# Understanding seven segment displays

I’ve been playing around with the 7-Segment Shield for Arduino from the Maker Shed, and realize that I need a better understanding of how seven segment displays work.

When addressing the display from the sample Arduino sketch, I was pulling pre-formed characters from an array of hex values.This means that when I wanted a number 3, for example, I’d ask for NumberLookup[3], which had been assigned hex value 0x4F. I asked my friend Tod Kurt, “What’s this mapping, is there a standard table of characters to hex they’re pulling from?”. He responded, “That’s hex for “01001111” in binary, five ones in there equate to five lit segments. You should look at the datasheet for the SAA1064 LED-driver for the segment mapping. Or better yet, reverse-engineer the binary-to-segment relationship.”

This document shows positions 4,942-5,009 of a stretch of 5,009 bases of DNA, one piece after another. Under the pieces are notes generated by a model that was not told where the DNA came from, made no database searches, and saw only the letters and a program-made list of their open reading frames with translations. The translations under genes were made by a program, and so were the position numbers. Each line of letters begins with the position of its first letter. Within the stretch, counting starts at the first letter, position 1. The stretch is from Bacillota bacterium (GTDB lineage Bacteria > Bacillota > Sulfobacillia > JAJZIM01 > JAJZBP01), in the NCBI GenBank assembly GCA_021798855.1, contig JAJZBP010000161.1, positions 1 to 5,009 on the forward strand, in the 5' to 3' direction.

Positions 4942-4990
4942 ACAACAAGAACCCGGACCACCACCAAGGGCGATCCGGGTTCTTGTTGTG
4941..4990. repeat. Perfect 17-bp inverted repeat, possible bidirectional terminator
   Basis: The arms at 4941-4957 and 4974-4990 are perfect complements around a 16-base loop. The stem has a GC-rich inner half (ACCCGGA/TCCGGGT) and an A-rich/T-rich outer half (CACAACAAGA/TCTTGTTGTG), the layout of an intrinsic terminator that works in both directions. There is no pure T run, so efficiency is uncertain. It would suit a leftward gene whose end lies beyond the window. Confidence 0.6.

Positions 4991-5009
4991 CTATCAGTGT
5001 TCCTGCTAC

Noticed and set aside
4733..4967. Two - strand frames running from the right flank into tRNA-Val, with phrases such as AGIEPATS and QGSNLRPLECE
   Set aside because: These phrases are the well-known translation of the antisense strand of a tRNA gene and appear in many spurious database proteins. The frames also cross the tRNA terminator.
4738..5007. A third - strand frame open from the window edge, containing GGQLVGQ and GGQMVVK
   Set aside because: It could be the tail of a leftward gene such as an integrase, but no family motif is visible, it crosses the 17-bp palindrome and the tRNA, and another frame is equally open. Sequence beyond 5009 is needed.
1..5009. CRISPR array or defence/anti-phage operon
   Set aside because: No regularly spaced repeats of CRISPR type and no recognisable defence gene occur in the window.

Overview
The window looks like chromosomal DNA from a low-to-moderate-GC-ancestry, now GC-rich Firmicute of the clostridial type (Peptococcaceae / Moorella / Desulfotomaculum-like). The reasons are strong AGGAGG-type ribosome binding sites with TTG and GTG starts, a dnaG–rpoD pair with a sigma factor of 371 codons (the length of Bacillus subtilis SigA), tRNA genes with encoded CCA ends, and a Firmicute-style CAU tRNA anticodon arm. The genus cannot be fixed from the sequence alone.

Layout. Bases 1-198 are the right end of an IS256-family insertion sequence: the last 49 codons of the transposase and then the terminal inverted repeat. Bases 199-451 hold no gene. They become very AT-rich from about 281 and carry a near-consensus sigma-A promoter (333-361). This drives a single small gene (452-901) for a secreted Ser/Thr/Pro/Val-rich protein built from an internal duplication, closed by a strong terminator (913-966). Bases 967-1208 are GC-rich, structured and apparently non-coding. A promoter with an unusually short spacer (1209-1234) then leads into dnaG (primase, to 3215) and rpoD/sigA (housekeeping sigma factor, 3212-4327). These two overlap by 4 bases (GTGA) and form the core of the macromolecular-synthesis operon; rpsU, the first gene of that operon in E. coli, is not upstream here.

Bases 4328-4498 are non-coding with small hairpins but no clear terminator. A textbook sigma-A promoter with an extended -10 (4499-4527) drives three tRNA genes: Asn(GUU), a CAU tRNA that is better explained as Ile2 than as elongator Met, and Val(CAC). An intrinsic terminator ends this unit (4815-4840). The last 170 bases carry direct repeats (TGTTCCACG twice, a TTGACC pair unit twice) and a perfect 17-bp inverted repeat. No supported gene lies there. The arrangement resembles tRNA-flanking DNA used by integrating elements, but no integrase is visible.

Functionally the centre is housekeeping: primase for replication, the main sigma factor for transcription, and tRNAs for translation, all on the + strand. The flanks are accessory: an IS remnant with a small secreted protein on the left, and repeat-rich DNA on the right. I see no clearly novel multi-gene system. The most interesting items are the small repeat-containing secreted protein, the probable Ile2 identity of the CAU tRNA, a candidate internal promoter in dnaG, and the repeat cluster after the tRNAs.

So that’s what I did, and I have a better understanding of how it works as a result. Starting with the decimal point and moving through each character segment, I numbered which segment lit up when I asked for them to display via binary. The first place, or B10000000, lit the dot. Next, B01000000, lit the middle horizontal segment. Once I’d mapped out all the relationships, I wrote an Arduino sketch to cycle through each segment on the first digit, while displaying its binary place in the third digit (that’s the fancy GIF animation up there). Next up, I’ll discuss forming characters from an array of hex values.

In the Maker Shed

The Arduino 7-Segment Shield has four 7-segment displays (and driver), a temperature sensor, a PWM RGB LED, and plugs into an Arduino.

### John Edgar Park

John Edgar Park likes to make things and tell people about it. He works in CG animation at DisneyToon Studios and writes for Make, Boing Boing, and other places online and in print. You can find him at jpixl.net and twitter @johnedgarpark — if you like that sort of thing.

Related